Thoughts From Your Colleagues
Scrubs Suit Students
I read with interest the editorial by Ruth D. Williams, MD, discussing the role of attire in health care and distinguishing between prepandemic medical business attire and the postpandemic shift favoring scrubs and comfortable footwear (Opinion, August 2022). This is an increasingly prevalent conversation given the changing dynamic of professional attire in an ophthalmology clinic.
From the perspective of a senior medical student, it appears that many of the standardized patient encounters with simulators and actors as patients require “business professional” attire. I have noticed, however, that medical students almost always prefer to wear scrubs during their third-year rotations when given the choice of suits or scrubs. When choosing scrubs, medical students err on the side of caution by staying away from brighter colors and adhering to navy blue, black, and gray. It is unlikely that the opinions of real patients about the attire of early medical trainees is explored at medical institutions. Students may not encounter real patients until they begin practicing in residency, but they do take part in simulated encounters with standardized patient actors. These often include feedback on student attire, including comments about nail polish, hair styles, and choice of pins on white coat lapels.
Perhaps medical school curricula can encourage scrubs instead of business attire, given that many medical student trainees are still practicing physical exam skills. Students can benefit from the flexibility of movement that scrubs allow, especially when conducting a musculoskeletal exam for the first few times during a clinical rotation or during a standardized patient encounter. Moreover, an analysis in the United Arab Emirates suggests that medical students benefit from wearing scrubs as their “uniforms,” as doing so further strengthens students’ exploration of their professional identity.1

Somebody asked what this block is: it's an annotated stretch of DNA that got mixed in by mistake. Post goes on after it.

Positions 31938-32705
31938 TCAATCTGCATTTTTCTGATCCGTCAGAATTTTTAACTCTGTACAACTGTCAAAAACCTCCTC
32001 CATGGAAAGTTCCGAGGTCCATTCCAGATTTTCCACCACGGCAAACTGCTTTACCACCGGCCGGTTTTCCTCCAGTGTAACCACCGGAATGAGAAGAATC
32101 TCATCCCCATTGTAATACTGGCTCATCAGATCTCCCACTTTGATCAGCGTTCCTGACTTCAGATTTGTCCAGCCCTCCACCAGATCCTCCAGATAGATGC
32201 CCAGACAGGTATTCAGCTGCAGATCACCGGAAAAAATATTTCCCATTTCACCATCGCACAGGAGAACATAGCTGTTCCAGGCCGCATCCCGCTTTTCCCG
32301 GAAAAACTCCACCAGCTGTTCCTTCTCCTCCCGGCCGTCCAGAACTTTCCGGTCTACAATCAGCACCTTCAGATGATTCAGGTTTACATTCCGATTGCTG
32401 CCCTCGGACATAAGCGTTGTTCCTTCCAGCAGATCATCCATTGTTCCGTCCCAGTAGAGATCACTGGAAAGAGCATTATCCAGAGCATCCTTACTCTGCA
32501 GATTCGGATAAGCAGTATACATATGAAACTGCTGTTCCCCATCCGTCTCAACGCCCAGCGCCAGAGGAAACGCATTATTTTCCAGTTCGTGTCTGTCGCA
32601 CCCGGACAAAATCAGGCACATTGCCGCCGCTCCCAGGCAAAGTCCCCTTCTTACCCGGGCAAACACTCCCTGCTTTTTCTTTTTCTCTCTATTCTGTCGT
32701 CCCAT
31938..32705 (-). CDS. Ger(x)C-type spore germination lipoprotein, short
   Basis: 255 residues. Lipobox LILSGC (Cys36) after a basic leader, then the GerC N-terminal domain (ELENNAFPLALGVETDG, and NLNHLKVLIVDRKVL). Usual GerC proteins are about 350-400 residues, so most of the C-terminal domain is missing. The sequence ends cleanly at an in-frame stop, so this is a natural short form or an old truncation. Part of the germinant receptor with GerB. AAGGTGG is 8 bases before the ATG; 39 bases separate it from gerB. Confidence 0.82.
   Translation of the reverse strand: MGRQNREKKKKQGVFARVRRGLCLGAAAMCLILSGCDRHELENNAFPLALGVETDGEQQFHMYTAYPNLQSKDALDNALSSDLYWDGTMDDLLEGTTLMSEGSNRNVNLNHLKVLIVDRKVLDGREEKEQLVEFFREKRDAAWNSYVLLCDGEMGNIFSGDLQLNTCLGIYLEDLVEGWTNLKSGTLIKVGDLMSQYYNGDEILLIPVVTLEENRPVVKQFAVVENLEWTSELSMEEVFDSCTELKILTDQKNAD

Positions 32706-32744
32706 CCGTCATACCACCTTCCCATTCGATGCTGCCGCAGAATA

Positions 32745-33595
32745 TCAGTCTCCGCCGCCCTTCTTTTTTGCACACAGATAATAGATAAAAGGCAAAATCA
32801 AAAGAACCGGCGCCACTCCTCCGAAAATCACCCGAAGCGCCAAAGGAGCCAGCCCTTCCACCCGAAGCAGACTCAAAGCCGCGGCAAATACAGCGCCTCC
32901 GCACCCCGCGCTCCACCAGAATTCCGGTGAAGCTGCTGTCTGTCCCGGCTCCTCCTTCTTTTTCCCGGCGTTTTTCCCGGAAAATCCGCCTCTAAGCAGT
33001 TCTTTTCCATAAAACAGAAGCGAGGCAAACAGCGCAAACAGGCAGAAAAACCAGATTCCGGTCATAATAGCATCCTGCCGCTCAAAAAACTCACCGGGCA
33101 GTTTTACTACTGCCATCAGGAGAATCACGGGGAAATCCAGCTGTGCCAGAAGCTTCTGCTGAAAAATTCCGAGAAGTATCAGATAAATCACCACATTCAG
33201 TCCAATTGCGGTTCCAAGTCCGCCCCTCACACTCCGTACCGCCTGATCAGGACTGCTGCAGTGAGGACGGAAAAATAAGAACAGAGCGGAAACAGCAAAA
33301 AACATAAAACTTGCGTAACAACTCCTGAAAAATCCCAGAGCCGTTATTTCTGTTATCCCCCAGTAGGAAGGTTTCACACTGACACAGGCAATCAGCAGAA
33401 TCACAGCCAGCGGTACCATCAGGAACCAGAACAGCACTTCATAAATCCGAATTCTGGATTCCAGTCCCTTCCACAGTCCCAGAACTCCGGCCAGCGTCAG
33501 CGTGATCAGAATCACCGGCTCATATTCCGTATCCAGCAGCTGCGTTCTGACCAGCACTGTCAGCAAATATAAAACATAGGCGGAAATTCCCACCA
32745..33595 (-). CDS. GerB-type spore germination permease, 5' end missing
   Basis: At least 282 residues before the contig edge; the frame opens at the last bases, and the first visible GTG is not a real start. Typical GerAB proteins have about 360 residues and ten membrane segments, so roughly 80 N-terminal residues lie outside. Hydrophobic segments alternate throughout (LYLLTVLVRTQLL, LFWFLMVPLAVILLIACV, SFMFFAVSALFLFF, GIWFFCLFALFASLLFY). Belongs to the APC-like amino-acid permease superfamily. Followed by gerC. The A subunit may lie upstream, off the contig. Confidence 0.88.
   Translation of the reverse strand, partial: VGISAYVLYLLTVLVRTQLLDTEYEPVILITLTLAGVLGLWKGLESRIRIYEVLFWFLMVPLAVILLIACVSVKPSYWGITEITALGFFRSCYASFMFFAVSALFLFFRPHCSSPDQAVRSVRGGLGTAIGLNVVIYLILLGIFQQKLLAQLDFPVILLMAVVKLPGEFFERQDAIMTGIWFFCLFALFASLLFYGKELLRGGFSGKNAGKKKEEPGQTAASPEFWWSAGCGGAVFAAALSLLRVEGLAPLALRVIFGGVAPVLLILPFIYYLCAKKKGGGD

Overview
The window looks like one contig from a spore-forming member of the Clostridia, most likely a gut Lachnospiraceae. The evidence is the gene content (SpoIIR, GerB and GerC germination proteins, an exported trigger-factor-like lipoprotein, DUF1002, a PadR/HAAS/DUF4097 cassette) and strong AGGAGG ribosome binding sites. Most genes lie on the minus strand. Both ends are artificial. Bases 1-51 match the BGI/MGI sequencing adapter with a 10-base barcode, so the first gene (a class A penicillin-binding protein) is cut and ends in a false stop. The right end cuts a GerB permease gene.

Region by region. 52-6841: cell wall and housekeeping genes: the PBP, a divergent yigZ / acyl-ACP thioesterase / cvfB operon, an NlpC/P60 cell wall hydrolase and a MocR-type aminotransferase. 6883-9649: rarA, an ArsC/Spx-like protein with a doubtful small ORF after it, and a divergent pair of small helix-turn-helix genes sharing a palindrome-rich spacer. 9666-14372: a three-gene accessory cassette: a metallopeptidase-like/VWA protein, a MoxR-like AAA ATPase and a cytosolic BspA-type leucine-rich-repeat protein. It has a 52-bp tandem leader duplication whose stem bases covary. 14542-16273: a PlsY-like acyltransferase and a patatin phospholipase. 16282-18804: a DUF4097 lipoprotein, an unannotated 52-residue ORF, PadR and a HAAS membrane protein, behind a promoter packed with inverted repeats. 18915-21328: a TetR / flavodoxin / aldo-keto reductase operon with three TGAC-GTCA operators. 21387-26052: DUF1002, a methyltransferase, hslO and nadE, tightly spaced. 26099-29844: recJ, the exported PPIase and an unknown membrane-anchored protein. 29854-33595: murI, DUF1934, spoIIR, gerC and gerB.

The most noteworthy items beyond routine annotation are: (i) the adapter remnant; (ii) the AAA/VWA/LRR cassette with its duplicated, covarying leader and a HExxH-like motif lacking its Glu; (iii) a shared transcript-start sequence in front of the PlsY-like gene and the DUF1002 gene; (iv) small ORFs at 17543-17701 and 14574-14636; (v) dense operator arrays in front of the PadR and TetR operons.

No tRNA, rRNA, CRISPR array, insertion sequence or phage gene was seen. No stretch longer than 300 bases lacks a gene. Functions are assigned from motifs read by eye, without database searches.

Ultimately, I would like to thank Dr. Williams for writing this piece and highlighting the fact that “it’s not about the clothes … it’s about the person in them.” For medical students, the choice to wear scrubs in a training setting may give them confidence to learn more during their clinical rotations.
Sruti Rachapudi, BS
Medical student at the University of Texas Medical Branch at Galveston, and research fellow at Wilmer Eye Institute, Baltimore
1 Sorrell S, Ibrahim H. BMJ Open. 2020;10(11):e039357.
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